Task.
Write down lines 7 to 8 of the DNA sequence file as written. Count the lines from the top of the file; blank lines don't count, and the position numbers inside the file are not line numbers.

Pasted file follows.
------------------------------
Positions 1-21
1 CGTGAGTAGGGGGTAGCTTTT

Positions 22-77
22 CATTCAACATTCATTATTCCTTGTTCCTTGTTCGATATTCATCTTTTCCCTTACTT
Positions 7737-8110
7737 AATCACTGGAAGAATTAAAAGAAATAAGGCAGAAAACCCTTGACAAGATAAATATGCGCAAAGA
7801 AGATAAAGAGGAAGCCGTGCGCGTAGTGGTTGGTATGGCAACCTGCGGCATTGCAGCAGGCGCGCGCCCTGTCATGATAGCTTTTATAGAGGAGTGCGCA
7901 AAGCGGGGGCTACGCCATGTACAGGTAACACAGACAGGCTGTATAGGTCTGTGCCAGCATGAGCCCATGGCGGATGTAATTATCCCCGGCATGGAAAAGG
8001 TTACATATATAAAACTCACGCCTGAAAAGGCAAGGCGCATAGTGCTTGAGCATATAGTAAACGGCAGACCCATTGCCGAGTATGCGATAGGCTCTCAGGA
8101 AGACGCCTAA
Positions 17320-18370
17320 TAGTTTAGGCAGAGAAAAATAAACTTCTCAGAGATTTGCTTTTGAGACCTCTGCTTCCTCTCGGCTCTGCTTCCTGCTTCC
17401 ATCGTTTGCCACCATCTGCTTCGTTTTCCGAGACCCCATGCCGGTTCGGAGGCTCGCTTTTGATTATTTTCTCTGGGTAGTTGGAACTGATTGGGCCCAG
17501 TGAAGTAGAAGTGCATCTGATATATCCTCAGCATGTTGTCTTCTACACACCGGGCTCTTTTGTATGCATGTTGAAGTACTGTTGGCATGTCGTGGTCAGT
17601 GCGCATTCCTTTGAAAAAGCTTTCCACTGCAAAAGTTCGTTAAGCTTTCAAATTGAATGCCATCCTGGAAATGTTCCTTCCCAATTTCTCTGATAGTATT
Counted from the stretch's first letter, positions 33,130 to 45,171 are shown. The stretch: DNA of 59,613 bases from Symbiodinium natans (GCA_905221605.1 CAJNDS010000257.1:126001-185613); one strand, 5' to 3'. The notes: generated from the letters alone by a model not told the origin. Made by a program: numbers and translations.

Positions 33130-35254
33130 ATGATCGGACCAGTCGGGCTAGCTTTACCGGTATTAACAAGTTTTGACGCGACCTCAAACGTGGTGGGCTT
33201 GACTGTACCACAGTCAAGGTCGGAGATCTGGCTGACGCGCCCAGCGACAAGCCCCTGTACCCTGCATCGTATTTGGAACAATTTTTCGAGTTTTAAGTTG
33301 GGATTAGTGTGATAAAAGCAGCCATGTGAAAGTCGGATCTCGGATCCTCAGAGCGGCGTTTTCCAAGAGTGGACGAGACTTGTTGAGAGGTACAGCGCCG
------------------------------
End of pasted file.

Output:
7801 AGATAAAGAGGAAGCCGTGCGCGTAGTGGTTGGTATGGCAACCTGCGGCATTGCAGCAGGCGCGCGCCCTGTCATGATAGCTTTTATAGAGGAGTGCGCA
7901 AAGCGGGGGCTACGCCATGTACAGGTAACACAGACAGGCTGTATAGGTCTGTGCCAGCATGAGCCCATGGCGGATGTAATTATCCCCGGCATGGAAAAGG